The need for a coronavirus vaccine has never been greater. On Wednesday, for the first time since the pandemic began, hospitalizations for COVID-19 topped 100,000, which is a 26% jump from two weeks ago. The U.S. also reported over 2,800 deaths, another pandemic record. Some experts believe the country is on track to regularly surpass 2,000 or 3,000 deaths a day, and even approach 4,000.
COVID-19 May Have Been in the U.S. December 2019, New Study Shows
- A new government report found that the coronavirus may have been in the United States in December 2019, weeks before the first confirmed case.
- For the study, the CDC looked at over 7,000 blood samples taken in nine states between December 13, 2019 and January 12, 2020.
- Researches found COVID-19 antibodies in 106 of those samples, with at least one sample per state having antibodies.
- These findings are in line with several other studies in the U.S. and well other countries which have found that the coronavirus was likely spreading globally before health officials were aware of it.
Report Shows Potential U.S. Cases in December
COVID-19 may have made its way to the United States in December of 2019, weeks earlier than previously thought, according to a new government study.
That study was published Monday in the Clinical Infectious Diseases journal. The first coronavirus case was reported in Wuhan, China at the end of December. The first case in the United States was not reported until mid-January, but health experts have long wondered if the disease had been spreading sooner than that.
For the study, the Centers for Disease Control and Prevention looked at 7,389 blood donations collected by the American Red Cross between December 13, 2019 and January 17, 2020 from donors across nine states. Of those samples, antibodies showed up in 106. Antibodies came up from people in each state, with 39 coming from California, Oregon and Washington and the other 67 coming from Massachusetts, Wisconsin, Iowa, Michigan, Connecticut or Rhode Island.
Further testing was done on a majority of these samples to confirm that these antibodies were related to this specific outbreak and not part of other common coronaviruses. The data showed that they “were obviously from SARSCoV-2 infected individuals.”
“The findings of this report suggest that SARS-CoV-2 infections may have been present in the U.S. in December 2019, earlier than previously recognized,” the authors wrote.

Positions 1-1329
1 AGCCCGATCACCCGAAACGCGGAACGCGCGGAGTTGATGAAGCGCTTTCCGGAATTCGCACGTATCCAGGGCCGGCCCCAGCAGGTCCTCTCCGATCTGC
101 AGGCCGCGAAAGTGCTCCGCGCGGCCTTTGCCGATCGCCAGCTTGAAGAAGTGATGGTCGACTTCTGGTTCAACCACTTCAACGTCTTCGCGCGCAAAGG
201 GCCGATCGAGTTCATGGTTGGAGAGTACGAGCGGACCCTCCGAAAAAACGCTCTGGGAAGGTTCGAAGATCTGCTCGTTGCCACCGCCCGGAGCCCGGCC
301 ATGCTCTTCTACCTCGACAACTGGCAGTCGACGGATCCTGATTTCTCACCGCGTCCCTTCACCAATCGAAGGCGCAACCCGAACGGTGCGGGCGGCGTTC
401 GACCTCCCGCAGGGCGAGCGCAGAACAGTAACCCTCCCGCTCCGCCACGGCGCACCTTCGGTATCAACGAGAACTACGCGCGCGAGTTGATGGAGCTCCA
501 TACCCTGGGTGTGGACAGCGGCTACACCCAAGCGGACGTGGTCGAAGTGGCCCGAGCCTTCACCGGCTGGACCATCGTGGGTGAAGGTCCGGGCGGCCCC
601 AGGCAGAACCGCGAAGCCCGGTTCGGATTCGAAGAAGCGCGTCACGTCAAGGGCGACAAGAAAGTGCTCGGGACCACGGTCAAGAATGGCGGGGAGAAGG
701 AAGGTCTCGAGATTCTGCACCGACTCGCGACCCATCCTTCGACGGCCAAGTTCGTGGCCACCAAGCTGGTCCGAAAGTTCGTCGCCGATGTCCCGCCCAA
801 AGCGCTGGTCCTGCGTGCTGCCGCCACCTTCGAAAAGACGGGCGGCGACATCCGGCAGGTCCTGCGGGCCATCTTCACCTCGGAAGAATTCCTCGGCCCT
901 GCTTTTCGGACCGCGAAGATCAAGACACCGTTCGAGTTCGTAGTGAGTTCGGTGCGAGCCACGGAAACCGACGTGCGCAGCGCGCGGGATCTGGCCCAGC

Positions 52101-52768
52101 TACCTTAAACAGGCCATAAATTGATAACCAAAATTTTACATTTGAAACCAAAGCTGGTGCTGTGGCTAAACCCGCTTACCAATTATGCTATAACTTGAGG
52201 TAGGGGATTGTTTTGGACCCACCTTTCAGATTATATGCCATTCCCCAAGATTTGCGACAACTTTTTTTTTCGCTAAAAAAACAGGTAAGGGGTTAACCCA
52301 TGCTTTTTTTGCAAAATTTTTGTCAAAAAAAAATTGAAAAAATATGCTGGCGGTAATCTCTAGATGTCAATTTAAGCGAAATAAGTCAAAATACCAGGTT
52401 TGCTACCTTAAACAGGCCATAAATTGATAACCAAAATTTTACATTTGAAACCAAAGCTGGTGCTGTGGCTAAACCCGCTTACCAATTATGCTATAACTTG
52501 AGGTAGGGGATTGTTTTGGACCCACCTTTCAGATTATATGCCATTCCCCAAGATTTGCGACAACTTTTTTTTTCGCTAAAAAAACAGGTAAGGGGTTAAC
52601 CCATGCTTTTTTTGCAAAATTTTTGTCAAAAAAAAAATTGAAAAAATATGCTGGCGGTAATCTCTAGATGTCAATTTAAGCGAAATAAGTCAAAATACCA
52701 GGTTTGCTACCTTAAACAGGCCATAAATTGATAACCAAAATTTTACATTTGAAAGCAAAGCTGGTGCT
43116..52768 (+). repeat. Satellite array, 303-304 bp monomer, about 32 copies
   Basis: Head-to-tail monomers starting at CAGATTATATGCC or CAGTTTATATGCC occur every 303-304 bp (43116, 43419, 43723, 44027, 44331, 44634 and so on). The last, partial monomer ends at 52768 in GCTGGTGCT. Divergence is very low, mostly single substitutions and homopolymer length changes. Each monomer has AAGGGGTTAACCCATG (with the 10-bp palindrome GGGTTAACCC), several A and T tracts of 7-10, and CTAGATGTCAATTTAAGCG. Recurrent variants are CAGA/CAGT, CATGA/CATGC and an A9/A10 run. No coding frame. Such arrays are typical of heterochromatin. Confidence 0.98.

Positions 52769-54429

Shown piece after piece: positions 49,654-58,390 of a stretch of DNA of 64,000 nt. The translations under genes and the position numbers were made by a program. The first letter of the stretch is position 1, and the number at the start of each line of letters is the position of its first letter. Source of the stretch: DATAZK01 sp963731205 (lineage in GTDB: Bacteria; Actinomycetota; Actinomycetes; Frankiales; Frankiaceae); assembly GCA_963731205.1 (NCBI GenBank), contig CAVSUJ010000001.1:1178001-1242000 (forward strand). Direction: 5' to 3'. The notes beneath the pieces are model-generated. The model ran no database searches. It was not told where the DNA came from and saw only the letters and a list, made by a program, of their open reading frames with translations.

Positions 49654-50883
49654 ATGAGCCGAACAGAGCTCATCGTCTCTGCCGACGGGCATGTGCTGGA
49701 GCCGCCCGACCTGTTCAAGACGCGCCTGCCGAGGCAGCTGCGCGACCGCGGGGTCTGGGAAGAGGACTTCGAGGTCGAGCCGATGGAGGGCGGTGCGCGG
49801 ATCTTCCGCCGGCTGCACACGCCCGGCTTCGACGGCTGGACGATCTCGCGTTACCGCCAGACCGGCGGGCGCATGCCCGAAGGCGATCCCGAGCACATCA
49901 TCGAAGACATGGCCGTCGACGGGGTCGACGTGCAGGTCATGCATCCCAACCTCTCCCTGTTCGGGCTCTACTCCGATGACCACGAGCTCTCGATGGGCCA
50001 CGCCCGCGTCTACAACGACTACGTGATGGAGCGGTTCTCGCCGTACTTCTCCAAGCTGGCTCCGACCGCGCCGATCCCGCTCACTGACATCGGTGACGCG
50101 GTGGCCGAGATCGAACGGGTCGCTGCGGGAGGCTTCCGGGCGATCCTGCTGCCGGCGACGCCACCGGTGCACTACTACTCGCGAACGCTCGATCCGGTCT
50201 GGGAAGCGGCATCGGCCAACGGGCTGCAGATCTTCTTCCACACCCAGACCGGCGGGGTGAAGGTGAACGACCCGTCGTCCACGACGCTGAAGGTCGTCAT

The study provides major context about the virus and the way it may have been spreading, completely unknown to public health officials for quite some time. The authors of the study believe this information will kelp experts better understand the pandemic, how it started, and how it can be mitigated.
“Understanding the dynamics of SARS-CoV-2 pandemic from early introduction throughout further progression will advance understanding of the epidemiology of this novel virus and inform allocation of resources and public health prevention interventions to mitigate morbidity and mortality associated with COVID-19,” the report said.
While the study provides incredible insight into the start of the coronavirus, the authors did also note there are limitations to what can be learned from it. For example, the data in the study should not be used to measure the magnitude of infections on a state or national level. It also cannot determine if these people came into contact with the virus from traveling, community spread, or another means of transmission. Though, a previous study of blood donors indicated that only around 3% had traveled outside of the U.S. in the 28 days prior to their donation.
Other Studies Suggest Earlier Spread
This is not the first study to suggest that COVID-19 was spreading this widely so soon. Dr. Eric Feigl-Ding, an epidemiologist and health economist explained on Twitter that this news matches up with a wastewater analysis, which found that the virus was potentially in Europe, specifically in Northern Italy, in mid-December. It also matches early indicator data that found excess flu illnesses in the province Wuhan is in during early December.
Additionally, a separate report published in the Clinical Infectious Diseases journal last week found that the United States may have had significantly more COVID-19 cases than recorded. Since so many cases go unreported and undetected because many have no or mild symptoms, the study aimed to find the true number of cases the country may have seen at this point.
“To estimate the cumulative incidence SARS-CoV-2 infections, symptomatic illnesses, and hospitalizations, we adapted a simple probabilistic multiplier model,” the study explained. “Laboratory-confirmed case counts that were reported nationally were adjusted for sources of under-detection based on testing practices in inpatient and outpatient settings and assay sensitivity.”
The authors found that only one out of every 2.5 hospitalized infections and one out of every seven non-hospitalized illnesses may have been nationally reported. This means that between February 27 and September 30, there may have been 52.9 million total infections in the U.S.
These cases, however, are unconfirmed and based on the model created. Currently, the U.S. has seen 13.6 million confirmed cases and lost 268,626 lives to the coronavirus.